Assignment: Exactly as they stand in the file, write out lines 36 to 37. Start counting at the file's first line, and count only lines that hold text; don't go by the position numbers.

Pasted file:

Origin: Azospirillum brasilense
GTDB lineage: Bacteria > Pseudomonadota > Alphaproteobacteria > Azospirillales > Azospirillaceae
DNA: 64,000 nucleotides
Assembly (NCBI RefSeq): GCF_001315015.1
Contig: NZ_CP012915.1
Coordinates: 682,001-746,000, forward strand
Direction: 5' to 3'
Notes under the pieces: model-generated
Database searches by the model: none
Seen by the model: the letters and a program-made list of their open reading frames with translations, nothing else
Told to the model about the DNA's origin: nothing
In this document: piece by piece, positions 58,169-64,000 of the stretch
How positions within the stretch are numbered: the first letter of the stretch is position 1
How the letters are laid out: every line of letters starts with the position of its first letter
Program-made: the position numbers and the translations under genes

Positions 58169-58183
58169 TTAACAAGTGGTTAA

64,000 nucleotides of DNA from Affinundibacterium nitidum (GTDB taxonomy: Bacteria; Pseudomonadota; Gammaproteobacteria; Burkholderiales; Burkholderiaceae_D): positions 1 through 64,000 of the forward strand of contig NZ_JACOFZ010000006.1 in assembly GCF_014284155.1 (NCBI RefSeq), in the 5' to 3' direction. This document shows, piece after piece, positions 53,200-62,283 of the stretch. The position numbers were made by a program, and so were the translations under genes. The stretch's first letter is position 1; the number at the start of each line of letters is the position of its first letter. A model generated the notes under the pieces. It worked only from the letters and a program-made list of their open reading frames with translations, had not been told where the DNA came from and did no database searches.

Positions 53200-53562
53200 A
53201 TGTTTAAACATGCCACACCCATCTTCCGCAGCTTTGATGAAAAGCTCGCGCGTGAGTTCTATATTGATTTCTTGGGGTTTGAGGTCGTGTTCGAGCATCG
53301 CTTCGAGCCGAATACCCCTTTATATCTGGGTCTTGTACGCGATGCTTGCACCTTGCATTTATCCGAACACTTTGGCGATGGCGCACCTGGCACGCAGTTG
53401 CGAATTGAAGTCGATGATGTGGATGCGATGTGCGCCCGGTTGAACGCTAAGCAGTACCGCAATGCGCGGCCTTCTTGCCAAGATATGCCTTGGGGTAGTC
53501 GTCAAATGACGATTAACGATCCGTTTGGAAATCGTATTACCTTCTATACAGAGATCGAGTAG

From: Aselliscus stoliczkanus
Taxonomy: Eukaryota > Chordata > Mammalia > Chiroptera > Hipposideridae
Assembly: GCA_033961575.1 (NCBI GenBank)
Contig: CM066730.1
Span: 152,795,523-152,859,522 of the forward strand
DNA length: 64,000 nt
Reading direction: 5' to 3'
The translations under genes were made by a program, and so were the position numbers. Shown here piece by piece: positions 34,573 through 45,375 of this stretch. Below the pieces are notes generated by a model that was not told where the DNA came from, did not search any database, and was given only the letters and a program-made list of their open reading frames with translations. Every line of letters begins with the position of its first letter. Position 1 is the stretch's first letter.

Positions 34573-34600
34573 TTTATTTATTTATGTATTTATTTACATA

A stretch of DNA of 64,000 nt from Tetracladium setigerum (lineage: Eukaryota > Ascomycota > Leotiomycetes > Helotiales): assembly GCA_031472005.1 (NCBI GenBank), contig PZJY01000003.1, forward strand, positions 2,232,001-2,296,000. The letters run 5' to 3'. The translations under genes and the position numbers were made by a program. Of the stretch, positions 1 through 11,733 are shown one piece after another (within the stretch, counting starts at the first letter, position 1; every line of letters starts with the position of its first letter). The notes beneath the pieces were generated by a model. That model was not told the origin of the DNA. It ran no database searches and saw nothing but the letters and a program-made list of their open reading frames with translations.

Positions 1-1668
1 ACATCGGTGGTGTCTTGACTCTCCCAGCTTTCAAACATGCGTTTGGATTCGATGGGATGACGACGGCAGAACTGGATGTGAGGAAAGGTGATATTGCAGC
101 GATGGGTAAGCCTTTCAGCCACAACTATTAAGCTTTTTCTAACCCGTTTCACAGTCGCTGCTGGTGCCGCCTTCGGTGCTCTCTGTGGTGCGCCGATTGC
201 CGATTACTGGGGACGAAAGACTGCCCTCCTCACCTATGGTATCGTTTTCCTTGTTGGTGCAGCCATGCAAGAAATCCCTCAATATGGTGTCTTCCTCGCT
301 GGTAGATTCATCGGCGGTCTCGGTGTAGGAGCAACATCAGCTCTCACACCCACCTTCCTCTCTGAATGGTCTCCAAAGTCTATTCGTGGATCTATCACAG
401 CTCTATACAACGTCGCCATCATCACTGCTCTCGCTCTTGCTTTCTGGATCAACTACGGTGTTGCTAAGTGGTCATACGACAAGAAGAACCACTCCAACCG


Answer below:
Positions 1-1668
1 ACATCGGTGGTGTCTTGACTCTCCCAGCTTTCAAACATGCGTTTGGATTCGATGGGATGACGACGGCAGAACTGGATGTGAGGAAAGGTGATATTGCAGC